The theme of communication, and of its breakdown, is very much at the heart of the novella. The supernatural element comes when Paul and Jack encounter strange alien geometries sculpted from the sand on the beach. The shapes are washed away by the tide; if they are an attempt to communicate they are a failure. The things Paul and Jack find on the beach get progressively more sinister and disturbing, whilst still never losing that alien sense of otherness. Neither the characters or us fully comprehend just what they are dealing with, and whether the beings creating the shapes are actually malicious or just totally resistant to human comprehension. The threat posed by them is real either way, and the sense of dread mounts expertly as the novella progresses.

It's yet another example of Fry's clever retooling of Lovecraftian and Blackwoodian (yes that is a word) tropes for the modern world. This isn't just because Emergence is set in contemporary Yorkshire, but because the themes Fry explores in his work feel contemporary too: dementia, cross-generational relationships, even the internet and how it both connects and isolates.

Emergence is a quick and fast-paced work of horror, but also has enough intellectual meat to keep you mulling it over in your head long after you've finished it. Recommended.

Friday, 8 May 2015

The Outsiders

Very pleased to say The Outsiders, a shared world Lovecraftian anthology from Crystal Lake Publishing is out today. It features my story Impossible Colours as well as stories by Stephen Bacon, Gary Fry, V.H. Leslie and Rosanne Rabinowitz plus an introduction by Kevin Lucia. It's an absolute privilege to be published alongside such great authors and being in a book from the fantastic Crystal Lake Publishing is just the icing on the cake.

You can read the blurb below, as well as quotes from each author, including me, about their story.

The Outsiders is available in paperback (UK | US) and ebook (UK | US)


Inside Priory awaits a lot more than meets the eye. The people might seem friendly, but only because their enigmatic leader Charles Erich accepts nothing less.

The cottages within this gated community seem simple enough, and even though what lurks beneath them is more ancient than mankind itself, can anything be more evil than the people worshipping it?

If you dare follow this UK invasion of five prime authors as they each tell their own story of the people living behind Priory's steel gates and high walls, you'll quickly find yourself an outsider, as well.

Stephen Bacon – James Everington – Gary Fry –
V.H. Leslie – Rosanne Rabinowitz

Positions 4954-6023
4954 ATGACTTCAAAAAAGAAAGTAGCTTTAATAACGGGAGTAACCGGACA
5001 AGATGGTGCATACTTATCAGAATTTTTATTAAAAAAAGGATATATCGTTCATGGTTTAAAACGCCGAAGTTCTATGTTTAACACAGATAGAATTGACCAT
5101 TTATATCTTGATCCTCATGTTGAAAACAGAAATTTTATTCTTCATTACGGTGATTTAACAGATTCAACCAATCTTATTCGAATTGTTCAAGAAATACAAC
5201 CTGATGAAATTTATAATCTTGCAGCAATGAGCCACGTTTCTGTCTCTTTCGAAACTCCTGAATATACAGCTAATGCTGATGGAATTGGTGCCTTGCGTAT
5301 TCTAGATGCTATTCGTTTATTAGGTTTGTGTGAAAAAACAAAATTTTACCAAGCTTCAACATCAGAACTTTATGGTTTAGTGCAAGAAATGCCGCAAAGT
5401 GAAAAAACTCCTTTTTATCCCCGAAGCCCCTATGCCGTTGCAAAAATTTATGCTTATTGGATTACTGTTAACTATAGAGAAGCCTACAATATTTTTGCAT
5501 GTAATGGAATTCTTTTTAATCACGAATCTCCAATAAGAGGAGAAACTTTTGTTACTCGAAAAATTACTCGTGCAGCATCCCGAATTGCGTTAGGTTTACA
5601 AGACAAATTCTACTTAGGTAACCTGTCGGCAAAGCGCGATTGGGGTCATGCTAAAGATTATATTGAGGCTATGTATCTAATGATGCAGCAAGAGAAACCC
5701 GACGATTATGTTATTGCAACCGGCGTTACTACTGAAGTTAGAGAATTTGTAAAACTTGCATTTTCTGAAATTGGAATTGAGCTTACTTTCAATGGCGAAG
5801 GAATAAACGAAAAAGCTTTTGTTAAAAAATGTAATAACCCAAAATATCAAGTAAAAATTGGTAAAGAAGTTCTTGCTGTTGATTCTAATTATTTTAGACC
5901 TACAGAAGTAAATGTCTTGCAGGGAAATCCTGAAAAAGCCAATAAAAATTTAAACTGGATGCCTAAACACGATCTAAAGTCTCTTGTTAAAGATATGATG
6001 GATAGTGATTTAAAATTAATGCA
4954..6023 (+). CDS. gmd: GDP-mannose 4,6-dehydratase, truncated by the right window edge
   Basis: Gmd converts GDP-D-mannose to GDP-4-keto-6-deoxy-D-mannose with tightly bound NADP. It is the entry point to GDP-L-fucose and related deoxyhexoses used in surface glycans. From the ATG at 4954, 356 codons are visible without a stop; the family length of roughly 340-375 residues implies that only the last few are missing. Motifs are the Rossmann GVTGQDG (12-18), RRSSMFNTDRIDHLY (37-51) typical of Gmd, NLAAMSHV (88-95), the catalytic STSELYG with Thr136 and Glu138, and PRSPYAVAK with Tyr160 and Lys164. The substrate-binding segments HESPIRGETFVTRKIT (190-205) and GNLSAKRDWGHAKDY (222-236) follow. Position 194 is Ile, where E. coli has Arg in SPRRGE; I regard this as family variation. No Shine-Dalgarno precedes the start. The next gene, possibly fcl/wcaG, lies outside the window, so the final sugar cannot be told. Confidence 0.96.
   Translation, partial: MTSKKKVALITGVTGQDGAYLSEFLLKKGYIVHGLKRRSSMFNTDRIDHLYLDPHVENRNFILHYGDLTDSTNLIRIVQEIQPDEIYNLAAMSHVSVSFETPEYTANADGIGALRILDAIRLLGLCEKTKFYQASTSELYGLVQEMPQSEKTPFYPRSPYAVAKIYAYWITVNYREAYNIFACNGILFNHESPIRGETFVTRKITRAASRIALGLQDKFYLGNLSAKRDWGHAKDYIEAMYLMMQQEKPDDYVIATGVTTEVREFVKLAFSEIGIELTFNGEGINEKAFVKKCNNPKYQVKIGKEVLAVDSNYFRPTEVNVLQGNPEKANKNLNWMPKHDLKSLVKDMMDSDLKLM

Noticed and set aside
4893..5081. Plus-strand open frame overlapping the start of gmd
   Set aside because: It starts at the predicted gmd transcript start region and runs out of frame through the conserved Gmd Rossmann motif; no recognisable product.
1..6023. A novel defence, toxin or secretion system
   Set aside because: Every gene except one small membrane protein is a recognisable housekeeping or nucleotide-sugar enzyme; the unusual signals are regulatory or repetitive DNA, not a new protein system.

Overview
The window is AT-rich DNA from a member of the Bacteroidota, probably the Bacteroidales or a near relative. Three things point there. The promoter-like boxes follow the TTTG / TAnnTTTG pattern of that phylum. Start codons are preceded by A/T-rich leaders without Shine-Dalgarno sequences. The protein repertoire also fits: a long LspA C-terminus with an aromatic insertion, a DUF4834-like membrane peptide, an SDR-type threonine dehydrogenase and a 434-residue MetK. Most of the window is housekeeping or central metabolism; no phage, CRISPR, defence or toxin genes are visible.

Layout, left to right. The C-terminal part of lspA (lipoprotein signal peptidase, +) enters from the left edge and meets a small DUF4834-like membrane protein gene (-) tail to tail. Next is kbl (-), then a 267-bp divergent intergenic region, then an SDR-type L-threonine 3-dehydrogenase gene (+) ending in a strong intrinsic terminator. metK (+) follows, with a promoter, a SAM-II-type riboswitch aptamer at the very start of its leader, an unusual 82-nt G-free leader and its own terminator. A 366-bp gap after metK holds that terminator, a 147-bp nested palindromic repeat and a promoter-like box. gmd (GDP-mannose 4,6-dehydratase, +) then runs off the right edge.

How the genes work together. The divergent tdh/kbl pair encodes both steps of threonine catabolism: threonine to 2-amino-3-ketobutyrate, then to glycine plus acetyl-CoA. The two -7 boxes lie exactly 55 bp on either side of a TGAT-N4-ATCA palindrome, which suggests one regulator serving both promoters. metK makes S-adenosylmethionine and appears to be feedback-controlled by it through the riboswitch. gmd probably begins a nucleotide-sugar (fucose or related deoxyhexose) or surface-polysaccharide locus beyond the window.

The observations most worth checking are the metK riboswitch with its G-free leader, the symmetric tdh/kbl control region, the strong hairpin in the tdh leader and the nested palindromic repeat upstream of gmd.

The Priory. A community of one mind and purpose. A place of order, commitment, peace, and service. A perfect world, building on mind shattering secrets from beyond the pale. Enter…if you dare.

“As I wrote the story, I drew on my experience of returning to places where I grew up as an outsider, the 'home town' that was never home – an experience that many people share.” – Rosanne Rabinowitz

“I wanted to take this idea of digging deeper quite literally and write about not only the mysterious and potentially dangerous things the earth conceals, but the often beautiful things it relinquishes.” – V.H. Leslie

“Joe's (the editor's) notion of a gated community filled with various reclusive go-getters fired my imagination, coming as it did during a spell of unprecedentedly terrible activity during a perpetual interest of mine, the darker reaches of the UK economy, all its social strata and clench-palmed denizens. The secrecy and exclusivity of such an enclosed venue struck me as an able symbol for the nefarious activities of many folk involved in the national conspiracy of theft and concealment which characterised the credit crunch.” – Gary Fry

“Lovecraft’s racism (at least as it manifests itself in his fiction) has always seemed to me to be psychological as much as political or overtly fascist. The word ‘xenophobia’ (a rejected title for ‘Impossible Colours’) appropriately describes his unease towards all outsiders, not just those of different coloured skin. Indeed some of his best fiction is driven precisely by the horror of being overrun, of being subsumed by ‘the others.’” – James Everington

Thursday, 7 May 2015

Porcelain

Very pleased to say my story 'Porcelain' will be appearing in the forthcoming anthology Masks from Knightwatch Press. Edited by Dean M Drinkel, the book will be launched at Fantasycon 2015. Full lineup and the cover art from James Powell below. (Pleased to see my friend Phil Sloman in the lineup as well.)

Many Happy Returns - Kyle Rader
Trixie - Christopher L Beck
An Absent Host - F.A. Nosić
Variety Night - Russell Proctor
The Silencing Machine - Clockhouse Writers
After The End - Christine Morgan / Lucas Williams
The Face Collector - Stephanie Ellis
The Jar By The Door - Icy Sedgwick
Porcelain - James Everington
The Man Who Fed The Foxes - Phil Sloman
The House Of A Thousand Faces - Chris Stokes
Blood, Gingerbread and Life - David T Griffith
His Last Portrait - Adrian Cole